NEW ORLEANS -- BP's mounting costs for capping and cleaning up the Gulf of Mexico spill have reached $2.65 billion, it said Monday, but the oil giant denied reports out of Russia that CEO Tony Hayward is resigning.

The company's expenses climbed to $100 million per day over the weekend, according to an SEC filing Monday, as engineers eyed a tropical storm headed for the Texas-Mexico border.

It was a rocky start to the week after BP PLC stock fell 6 percent Friday in New York to a 14-year low. BP has lost more than $100 billion in market value since the deep-water drilling platform it was operating blew up April 20, killing 11 workers and starting the massive leak that has fouled the coastline in four states.

British-based BP rushed to deny the report by Russia's state RIA Novosti news agency, which said a senior Russian Cabinet official had said Hayward was expected to resign as chief executive officer.

It quoted Deputy Prime Minister Igor Sechin, before a Moscow meeting with Hayward on Monday, as saying that Hayward would introduce his successor.

BP spokeswoman Carolyn Copland in London said the report "is definitely not correct." Sheila Williams, also in London, said, "Tony Hayward remains chief executive."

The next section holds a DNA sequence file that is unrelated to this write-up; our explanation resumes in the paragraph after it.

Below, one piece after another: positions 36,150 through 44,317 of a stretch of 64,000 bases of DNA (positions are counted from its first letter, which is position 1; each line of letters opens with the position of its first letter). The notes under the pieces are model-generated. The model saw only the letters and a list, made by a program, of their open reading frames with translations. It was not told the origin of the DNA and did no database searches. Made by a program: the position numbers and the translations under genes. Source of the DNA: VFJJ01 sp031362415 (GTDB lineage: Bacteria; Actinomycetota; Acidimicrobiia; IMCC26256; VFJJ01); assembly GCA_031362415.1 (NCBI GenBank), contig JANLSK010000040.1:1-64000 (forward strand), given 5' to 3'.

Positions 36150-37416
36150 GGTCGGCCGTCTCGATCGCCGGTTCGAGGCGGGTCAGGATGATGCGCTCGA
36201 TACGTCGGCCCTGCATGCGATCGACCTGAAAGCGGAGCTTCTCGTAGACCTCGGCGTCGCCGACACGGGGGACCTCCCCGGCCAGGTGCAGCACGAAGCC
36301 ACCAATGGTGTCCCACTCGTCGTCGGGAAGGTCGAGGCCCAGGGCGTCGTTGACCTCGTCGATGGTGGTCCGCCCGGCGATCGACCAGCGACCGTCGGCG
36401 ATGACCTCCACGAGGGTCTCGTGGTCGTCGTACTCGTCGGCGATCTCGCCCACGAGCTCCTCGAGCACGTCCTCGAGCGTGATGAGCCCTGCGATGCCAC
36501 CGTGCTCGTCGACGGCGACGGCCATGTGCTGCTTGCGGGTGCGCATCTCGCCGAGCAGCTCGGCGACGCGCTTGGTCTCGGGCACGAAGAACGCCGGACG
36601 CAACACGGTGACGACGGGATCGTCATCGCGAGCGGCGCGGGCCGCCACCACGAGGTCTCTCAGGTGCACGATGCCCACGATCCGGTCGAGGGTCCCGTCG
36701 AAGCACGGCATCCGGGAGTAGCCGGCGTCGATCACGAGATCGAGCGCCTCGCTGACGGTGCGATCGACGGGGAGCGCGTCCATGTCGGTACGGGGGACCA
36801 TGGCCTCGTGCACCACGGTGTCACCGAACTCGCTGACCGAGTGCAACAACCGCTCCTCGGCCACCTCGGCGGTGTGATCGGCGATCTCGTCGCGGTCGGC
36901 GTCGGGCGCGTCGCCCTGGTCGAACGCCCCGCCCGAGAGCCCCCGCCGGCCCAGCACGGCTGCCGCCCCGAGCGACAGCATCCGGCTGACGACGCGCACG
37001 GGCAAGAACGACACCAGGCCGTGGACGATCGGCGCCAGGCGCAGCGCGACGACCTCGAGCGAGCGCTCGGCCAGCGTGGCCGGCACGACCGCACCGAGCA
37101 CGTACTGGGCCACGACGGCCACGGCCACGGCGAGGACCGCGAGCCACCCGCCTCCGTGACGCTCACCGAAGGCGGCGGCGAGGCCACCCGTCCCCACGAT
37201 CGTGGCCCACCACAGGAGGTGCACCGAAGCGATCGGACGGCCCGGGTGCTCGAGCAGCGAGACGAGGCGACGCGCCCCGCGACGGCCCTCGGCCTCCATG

"They are mistaken," U.S.-based BP spokesman Mark Proegler said of the Russian report.

After the meeting, a spokesman for Sechin said Hayward's resignation wasn't discussed. Spokesman Rustam Kozharov said topics included the Russian joint venture TNK-BP, which accounts for about a quarter of BP's reserves and production.

Moscow-based oil analyst Konstantin Cherepanov from the Swiss investment bank UBS said that he gave little credence to reports of Hayward's resignation.

"I'm sure there has been a misunderstanding. Hayward's resignation at this time and in this place lacks logic," he said.

"It would make sense that Hayward would finish his job tackling with the oil spill and step down afterwards so that the new CEO wouldn't have his burden on his shoulders."

In a filing Monday to U.S. securities regulators, BP said the cost of its response to the Gulf of Mexico oil spill had reached about $2.65 billion, up from $2.35 billion as of Friday.

BP said it had received more than 80,000 claims and made almost 41,000 payments, totaling more than $128 million.

The rig drilling the relief well that's the best hope of stopping the oil spill has made it within about 20 feet horizontally of the blown-out well that's gushing crude, BP Senior Vice President Kent Wells said Monday.

Wells said the rig is going to drill an additional 900 feet down before crews cut in sideways and start pumping in heavy mud to try to stop the flow from the damaged well. It's currently about 16,770 feet down.